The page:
Robert Earle’s admirable new collection of short stories ‘tells the stories of women everywhere from New Mexico to Melbourne. They are young and old. Their lives are the landscape of the heart.’ As described by the publisher, that is an ambitious undertaking for any writer – especially perhaps for a male writer – and one that requires immense artistry and intelligence. Earle has these things in abundance, and he uses them to compelling effect. Many of these stories are gems of the form; they feel inevitable, surprising, effortless.
These are all stories in which things actually happen, and to persons in whom one can take a real interest; at the same time, many of the stories are political, in the broadest sense of that term. In ‘Trouble Sleeping’, for example, Elizabeth is provoked to step outside her role as an immigration official when she listens to Marta Carrasco, a refugee from El Salvador. Marta is unable to disclose her dreadful trauma in anything other than fragments; Elizabeth is obliged to respond as a human being. She concludes: ‘What happened somewhere happened everywhere. What happened to someone happened to everyone.’ This realization – personal and political in equal measure – requires the relinquishment of certainties, of prejudices, of accepted ways of thinking:
She listened to the night, the insects in the garden, and imagined driving through Melbourne to Marta’s apartment building – the clarity of nocturnal urban solitude, night’s way of averaging the upscale and downtrodden into a mean of sprawling mystery, Elizabeth not knowing where anything ultimately led, no captions, no charts, no directions, her dreams before dawn wandering up and down the avenues, peering into darkened windows.
That is also a lovely piece of writing in a rich American tradition, and entirely typical.
‘After Apple-Picking’ – after Robert Frost’s poem of the same name – describes how Angela, a state’s attorney in New Mexico, has her life whittled away by her employer, by society: ‘They started taking things from her. First, the marriage, then the job.’ She gives up her possessions and her home, and takes to the road with Howlie, part-wolf part-dog. Angela thus claims a desperate kind of freedom.
The kinds of structural violence that inhibit legitimate autonomy and freedom emerge in all sorts of settings. The telegraphese of ‘The Frying Pan’ captures the frantic pace and unfairness of family life:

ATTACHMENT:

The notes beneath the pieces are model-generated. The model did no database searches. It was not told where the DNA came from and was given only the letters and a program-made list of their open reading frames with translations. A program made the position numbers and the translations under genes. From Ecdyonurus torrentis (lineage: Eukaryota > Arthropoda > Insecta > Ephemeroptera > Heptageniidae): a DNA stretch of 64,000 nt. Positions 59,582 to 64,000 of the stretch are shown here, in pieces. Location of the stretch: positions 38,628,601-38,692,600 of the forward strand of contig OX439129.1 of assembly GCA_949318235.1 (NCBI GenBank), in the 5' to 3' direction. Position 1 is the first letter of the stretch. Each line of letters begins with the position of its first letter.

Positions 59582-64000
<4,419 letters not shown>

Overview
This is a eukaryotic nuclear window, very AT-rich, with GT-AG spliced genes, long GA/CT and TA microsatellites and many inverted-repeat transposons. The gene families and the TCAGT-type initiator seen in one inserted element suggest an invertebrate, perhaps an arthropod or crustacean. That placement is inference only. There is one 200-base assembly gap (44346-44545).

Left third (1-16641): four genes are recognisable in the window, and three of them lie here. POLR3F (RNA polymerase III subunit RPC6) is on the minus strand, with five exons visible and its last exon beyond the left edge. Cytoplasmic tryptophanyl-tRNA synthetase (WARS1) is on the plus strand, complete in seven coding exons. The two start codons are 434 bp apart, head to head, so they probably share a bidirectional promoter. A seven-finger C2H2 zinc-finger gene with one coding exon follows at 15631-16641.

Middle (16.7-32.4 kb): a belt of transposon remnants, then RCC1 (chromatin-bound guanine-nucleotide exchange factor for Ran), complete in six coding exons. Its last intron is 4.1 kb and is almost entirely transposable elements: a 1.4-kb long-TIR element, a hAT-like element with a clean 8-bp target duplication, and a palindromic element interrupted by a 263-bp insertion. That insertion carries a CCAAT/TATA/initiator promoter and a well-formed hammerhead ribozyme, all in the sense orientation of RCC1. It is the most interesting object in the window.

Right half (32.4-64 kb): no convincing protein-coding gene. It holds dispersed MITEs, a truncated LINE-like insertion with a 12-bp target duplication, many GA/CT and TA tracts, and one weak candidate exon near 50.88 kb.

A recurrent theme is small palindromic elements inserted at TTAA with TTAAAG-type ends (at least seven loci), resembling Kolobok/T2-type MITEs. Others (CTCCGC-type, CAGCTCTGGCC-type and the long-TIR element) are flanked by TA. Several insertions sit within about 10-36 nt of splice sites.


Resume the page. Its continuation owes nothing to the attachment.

Pee brush teeth let Frank shower snip beard nose eyebrows choose right suit right shirt right shoes pull on robe wake Alissa Teddy Sealie downstairs everyone milk orange juice waffles.
‘Birth’ is exceptionally good, and only a few pages long:
Somehow their marriage got caught in the car engine and it blew up. First it ground to a halt, then it smoked, then came the fire and the explosion … She felt the thud drifting into her chest as she stood on the soft shoulder and then she saw it illuminate Hal’s face with a purple powdery light, a light full of recrimination.
She had made the car do this.
‘The Woods’ – another reference to Robert Frost – is a terrific tale about the struggle for selfhood amid the pressures of family and society: ‘People close to you spoke as if they were inside you, which they weren’t, and knew all about you, which they didn’t.’ This kind of observation is powerfully resonant for readers because we know it is hard-won; it resists a person’s efforts to bring it to conscious awareness.
‘What Now, Widow?’ is that rare animal, a story set in classical Rome which is utterly convincing. Seneca’s widow tells us:
Most of what he wrote (excepting the tragedies) contradicted his experience. He insisted he considered this his civic duty.
‘To lie?’ I asked.
‘Someone has to praise friendship, mercy, generosity, dispassion, or where else would these things be found? Not here. Not in Rome.’
‘A Life’ is exactly that, an astonishing accomplishment that begins with a girl and ends with an old woman. ‘Do You Even Know I Exist?’ is a marvellously real account of family tensions whose controlling metaphors and images are quite perfect:
A message appeared on Alison’s smartphone accompanied by a photo of a woman who looked like what she’d look like in a few years. The message read: ‘Do you even know I exist?’ Sender: Margot Morton.
‘Into the Dark Soil’ is, I think, a particularly effective depiction of wilful ignorance; Katherine shuts her eyes to evil and guilt and responsibility even as she is confronted by them in her own life.
The worst that can be said of She Receives the Night is that a few of the stories, although immensely readable, do not quite reach the high standard of the majority. I found ‘Through the Ice’ and ‘Who Has a Real Castle Where I Can Hide?’ to be too long. The latter story – about a South Korean sex worker – struggles to bring anything new to its subject. Lastly, ‘The Door’ is for me the only disappointment in the collection: far too long, it reads like an abridged novel and is misjudged.
Many of these stories were previously published separately. Now that they have been collected together in one volume, they should find a wider audience. They certainly deserve it.
Guest post contributed by Jack Messenger. Jack has been an avid reader since he was a child, and that love of books carried over as he advanced in a career for major publishers as an editor and project manager. You can find his four short story collection here.